I have decided to publish the children’s story I wrote and illustrated, whilst as an inpatient and during recovery from PTSD, after my mother’s suicide. There is a recording too, at the bottom of the page. I hope you enjoy.
There once was a girl called Tinika, who lived with her grandmother near a beach called Huia.
Every evening, as the sun set, they watched the bright light begin its work at the Manukau Head Lighthouse across the bay. A strong beam of light would shine far out to sea, warning ships of the dangerous rocks and riptides. The light would sweep into their eyes and Tinika could see her grandmother smile.
One particular evening, Tinika walked barefoot down to the beach and along a fishermen’s quay, throwing a shell into the water with a plop. There, at the end of the quay, a beautiful popoto dolphin danced in the moonlight, calling her to join him. She stepped into the cool water and they flew across the waves like two albatrosses, smooth and swift.
Suddenly, the little dolphin dived beneath a wooden rowing boat. A bearded old man in a yellow Sou-wester hat steadied the vessel with ancient oars.
“Jump aboard, little one. Far too dangerous in these depths and there’s a chop coming on,” called the old man. So Tinika waved goodbye to the dolphin and quietly sat in the boat as the old man rowed across to the Manukau Heads.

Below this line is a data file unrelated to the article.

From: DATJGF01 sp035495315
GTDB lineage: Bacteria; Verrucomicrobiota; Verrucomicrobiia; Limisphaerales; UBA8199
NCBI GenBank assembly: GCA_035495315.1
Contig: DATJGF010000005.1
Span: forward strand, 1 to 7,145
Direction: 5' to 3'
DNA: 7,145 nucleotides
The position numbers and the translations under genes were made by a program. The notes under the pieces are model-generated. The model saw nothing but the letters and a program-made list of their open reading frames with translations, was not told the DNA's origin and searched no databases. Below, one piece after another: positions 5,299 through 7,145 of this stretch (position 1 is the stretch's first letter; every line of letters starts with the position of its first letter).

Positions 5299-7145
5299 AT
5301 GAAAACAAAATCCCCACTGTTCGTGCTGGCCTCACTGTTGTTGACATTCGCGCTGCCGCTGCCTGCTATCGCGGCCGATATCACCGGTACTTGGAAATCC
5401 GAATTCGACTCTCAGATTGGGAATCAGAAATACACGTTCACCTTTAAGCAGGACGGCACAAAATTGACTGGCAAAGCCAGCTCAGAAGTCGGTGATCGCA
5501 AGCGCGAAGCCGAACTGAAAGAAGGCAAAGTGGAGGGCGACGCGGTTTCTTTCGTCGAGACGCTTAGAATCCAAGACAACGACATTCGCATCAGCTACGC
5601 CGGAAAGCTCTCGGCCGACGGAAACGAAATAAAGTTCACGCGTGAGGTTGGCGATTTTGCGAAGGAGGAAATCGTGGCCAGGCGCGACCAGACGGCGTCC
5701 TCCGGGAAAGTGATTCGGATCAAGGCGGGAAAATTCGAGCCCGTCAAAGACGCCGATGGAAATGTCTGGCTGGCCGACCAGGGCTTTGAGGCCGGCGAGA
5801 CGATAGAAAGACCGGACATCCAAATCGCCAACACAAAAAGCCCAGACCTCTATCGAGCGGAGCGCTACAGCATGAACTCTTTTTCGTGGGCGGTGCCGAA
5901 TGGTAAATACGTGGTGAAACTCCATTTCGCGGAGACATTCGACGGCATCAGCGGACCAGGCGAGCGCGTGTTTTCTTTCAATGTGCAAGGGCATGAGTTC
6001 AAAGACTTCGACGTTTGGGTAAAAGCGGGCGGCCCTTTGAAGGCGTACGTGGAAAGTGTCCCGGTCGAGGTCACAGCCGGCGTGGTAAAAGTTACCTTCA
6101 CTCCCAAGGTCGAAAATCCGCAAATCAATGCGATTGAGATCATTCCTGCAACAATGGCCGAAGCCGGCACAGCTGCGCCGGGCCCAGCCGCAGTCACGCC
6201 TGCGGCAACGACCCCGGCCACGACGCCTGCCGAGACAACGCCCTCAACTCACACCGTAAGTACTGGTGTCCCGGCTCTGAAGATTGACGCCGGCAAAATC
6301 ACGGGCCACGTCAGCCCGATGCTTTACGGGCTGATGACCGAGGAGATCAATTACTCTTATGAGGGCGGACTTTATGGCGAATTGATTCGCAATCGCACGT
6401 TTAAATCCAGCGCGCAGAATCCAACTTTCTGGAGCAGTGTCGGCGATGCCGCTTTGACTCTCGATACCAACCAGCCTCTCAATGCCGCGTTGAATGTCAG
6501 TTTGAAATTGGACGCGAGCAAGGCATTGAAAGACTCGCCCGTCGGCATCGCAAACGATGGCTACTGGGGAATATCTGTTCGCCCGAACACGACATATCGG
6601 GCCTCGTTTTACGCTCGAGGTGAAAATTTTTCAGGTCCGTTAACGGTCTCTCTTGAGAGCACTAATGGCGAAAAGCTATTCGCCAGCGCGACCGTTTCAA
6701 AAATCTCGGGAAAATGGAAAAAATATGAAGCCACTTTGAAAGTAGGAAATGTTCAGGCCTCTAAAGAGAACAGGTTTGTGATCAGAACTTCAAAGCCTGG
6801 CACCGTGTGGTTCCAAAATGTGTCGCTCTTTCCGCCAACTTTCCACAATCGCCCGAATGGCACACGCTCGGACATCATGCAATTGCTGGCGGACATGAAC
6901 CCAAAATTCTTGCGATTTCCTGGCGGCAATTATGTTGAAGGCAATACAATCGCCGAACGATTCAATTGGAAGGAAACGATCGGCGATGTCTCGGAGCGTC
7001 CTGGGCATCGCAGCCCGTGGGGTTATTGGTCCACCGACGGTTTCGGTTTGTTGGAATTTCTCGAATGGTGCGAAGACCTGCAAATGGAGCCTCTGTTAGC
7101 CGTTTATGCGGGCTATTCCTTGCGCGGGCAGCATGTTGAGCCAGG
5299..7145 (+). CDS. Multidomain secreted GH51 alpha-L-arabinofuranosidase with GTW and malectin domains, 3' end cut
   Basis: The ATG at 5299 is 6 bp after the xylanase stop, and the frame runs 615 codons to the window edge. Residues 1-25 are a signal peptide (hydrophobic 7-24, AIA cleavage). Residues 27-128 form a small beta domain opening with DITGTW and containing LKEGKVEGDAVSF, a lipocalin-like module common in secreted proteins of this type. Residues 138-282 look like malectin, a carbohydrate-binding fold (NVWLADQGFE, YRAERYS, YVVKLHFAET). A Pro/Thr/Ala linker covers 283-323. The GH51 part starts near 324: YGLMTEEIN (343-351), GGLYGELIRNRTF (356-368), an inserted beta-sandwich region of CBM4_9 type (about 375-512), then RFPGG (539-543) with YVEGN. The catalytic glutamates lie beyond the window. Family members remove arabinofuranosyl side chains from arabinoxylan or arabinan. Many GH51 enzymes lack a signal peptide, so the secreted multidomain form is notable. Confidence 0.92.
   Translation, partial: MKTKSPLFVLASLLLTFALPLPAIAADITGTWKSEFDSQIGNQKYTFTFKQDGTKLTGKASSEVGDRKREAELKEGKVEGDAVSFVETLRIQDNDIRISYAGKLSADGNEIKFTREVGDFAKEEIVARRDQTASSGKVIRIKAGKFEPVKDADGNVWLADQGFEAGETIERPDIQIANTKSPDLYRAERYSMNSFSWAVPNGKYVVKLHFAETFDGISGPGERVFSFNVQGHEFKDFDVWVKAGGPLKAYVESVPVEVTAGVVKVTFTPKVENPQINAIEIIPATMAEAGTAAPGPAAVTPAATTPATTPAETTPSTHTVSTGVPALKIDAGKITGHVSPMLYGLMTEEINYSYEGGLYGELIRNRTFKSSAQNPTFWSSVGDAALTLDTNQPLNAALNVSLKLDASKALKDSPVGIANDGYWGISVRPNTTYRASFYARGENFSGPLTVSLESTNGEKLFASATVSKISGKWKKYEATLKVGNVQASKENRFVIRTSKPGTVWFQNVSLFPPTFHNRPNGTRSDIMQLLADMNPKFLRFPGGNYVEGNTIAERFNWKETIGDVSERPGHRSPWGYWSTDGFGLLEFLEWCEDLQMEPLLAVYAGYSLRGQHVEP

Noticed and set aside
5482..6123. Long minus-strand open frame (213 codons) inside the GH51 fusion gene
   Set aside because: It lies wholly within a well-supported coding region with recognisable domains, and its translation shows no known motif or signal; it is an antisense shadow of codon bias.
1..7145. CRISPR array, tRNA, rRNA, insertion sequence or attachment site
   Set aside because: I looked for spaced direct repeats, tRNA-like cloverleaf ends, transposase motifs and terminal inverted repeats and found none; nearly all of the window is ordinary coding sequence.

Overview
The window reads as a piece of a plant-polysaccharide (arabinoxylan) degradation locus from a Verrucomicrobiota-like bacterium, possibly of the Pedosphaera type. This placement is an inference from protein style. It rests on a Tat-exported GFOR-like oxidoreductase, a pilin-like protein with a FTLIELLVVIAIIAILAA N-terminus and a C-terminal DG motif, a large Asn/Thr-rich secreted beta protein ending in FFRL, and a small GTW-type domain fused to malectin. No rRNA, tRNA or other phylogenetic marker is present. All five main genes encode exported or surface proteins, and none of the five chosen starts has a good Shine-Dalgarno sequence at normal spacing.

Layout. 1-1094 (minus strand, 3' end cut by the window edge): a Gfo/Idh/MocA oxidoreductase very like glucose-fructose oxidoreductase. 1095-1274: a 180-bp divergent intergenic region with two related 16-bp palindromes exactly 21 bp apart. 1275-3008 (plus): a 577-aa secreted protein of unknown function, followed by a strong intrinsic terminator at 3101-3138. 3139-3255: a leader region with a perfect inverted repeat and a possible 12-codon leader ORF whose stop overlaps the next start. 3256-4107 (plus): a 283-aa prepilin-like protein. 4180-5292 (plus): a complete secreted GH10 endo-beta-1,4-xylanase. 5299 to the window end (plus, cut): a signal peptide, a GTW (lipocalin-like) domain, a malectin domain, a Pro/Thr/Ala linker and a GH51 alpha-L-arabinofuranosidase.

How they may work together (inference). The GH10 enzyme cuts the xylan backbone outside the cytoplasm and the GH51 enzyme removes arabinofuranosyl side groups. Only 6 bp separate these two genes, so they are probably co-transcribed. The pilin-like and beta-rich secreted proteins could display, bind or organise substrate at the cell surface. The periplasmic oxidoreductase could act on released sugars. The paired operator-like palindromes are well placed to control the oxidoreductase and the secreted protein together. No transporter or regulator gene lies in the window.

They beached the boat in a sandy cove and Tinika leapt out upon the wet sand.
She climbed one hundred boot-warn steps, and a swirl of a track took her to the lighthouse, which stood at the top of a cliff, small and white.
Tinika was very excited and ran swiftly in through the doorway and up a ladder staircase, just like a flame.
She found a hatch and pushed on it, only to find the old man reaching down to help.
“I am the Manukau Head Lighthouse Keeper. Welcome,” he said.
Tinika gazed at the tiny light encased in many sheets of glass and couldn’t believe a light kindling so small could ward off giant ships.
“These are the lenses,” explained the lighthouse keeper as he pointed to the glass.
Tinika smiled then stared across the darkness of the Manukau Harbour towards Huia.
“But how am I to find my home?” she asked.
The old man watched the beam of light circle slowly until it reached as far as Huia, whereupon it stopped.
“Step up on that light and it will carry you home,” said the old man.
So Tinika did, and she raced home as a Karearea falcon, high above the inky sea. “Say hello to your grandmother from me,” he called out with a twinkle in his eye. And her hair sparkled in the lightbeam.
As the light faded she descended to the arms of her grandmother who held her tightly.
They smiled and Grandma led Tinika inside for cookies and warm milk by the fireside.
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